We had to remove the hollow stem of a rowan as it was damaging a listed building. Rather than let this great resource for wildlife go to waste, we sectioned it and used the hollow logs to create nest boxes. The smaller branches will be turned in to mini bat boxes (pip parking places).
Yellow rattle is a parasitic plant that draws much of its energy from the roots of grasses. This weakens the grass, making it easier for flowering plants to compete. I’m using it in this orchard in combination with strimming to control vigorous grasses such as Yorkshire fog. Strimming the grass and removing the cutting, help remove nutrients from the soil, this favours less vigorous grasses that wildflowers can compete with more easily such as sweet vernal grass, sheep’s fescue and crested dog’s-tail.
Yellow rattle is also a great source of nectar for bees.
I’m very please to have recently received planning permission for and installed this green roof on a property in Stirling. I have increased it’s biodiversity value by using a 10cm plating substrate and choosing species of regional botanical relevance in particular sticky catchfly of local provenance, an amber listed (near threatened) species that grows in the wild with in 1km of the property. A beautiful pink flower, often associated with volcanic geology, sticky catchfly is threatened by over grazing and scrub encroachment.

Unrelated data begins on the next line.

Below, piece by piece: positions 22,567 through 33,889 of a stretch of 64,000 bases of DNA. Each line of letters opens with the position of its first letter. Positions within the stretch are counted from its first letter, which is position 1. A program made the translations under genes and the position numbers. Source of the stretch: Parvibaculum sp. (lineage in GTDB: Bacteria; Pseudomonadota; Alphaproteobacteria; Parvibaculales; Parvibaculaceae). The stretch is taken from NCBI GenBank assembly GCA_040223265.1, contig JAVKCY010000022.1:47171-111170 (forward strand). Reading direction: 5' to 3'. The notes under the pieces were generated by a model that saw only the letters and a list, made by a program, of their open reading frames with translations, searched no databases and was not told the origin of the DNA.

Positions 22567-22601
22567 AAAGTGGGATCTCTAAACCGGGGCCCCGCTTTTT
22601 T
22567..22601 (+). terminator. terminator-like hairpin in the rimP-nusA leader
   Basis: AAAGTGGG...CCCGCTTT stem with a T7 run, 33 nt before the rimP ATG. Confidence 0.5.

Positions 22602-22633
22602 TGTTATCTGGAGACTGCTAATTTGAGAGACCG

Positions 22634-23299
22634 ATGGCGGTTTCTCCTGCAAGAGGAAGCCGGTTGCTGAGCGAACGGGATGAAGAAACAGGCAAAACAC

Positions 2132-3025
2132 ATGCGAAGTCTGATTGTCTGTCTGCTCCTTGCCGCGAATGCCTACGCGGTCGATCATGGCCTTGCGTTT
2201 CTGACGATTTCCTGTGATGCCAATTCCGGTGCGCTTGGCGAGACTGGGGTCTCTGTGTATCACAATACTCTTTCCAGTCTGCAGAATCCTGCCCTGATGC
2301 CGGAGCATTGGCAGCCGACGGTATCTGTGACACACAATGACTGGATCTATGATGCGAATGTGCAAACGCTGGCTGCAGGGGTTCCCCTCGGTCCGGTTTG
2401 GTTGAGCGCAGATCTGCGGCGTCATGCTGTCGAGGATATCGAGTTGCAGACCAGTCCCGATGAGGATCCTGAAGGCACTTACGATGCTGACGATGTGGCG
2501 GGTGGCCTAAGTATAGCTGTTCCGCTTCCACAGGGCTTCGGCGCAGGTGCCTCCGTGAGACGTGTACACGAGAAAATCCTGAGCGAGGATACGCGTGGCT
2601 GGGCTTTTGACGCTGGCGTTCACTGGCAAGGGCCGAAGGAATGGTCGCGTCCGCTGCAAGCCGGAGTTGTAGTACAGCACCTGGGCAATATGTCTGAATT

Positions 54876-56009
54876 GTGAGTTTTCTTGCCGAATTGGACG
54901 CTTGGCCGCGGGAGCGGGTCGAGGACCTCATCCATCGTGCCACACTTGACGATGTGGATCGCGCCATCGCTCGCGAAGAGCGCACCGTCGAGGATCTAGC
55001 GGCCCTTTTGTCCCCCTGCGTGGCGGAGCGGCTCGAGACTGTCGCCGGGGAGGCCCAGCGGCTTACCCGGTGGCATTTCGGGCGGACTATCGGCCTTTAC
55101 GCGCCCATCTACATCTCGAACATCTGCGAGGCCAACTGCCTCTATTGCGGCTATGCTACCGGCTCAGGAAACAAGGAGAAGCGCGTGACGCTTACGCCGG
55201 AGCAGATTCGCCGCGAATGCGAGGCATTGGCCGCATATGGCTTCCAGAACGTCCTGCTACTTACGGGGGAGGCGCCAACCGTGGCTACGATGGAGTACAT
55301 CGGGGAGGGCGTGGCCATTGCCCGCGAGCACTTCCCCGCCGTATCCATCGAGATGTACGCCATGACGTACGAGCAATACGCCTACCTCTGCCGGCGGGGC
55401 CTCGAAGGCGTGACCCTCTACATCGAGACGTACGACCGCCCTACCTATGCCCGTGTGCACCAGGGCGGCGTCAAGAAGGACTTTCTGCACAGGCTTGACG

Chives are a great source of autumn nectar for bees and butterflies. Cut them back after they flower in the spring and they will flower again in August/September. They look great in a flower bed with other globular flowered plants of about the same hight. I like to mix them with globe flowers.
You can buy chives cheaply as potted herbs in most supermarkets and split the clump to make 3-4 plants. As an added bonus they are great cooking herb and are very hardy and easy to grow.
Found wandering on our drive this weird looking caterpillar was looking for somewhere to pupate. It will turn into a beautiful green and pink moth. To encourage moths and butterflies in your garden you need to provide good nectar plants and food plants for caterpillars. Butterflies also benefit from stones in sunny spots to bask on. Honeysuckle is good nectar plant for hawkmoths, it is pale in colour and scented at night so they can easily find it. It also provides large volumes of a weaker (less sticky) nectar than many bee pollinated flowers which means the nectar can be sucked up quickly while the moth hovers to feed. The caterpillars feed on a range of flowers including common garden plants like Fuchsias.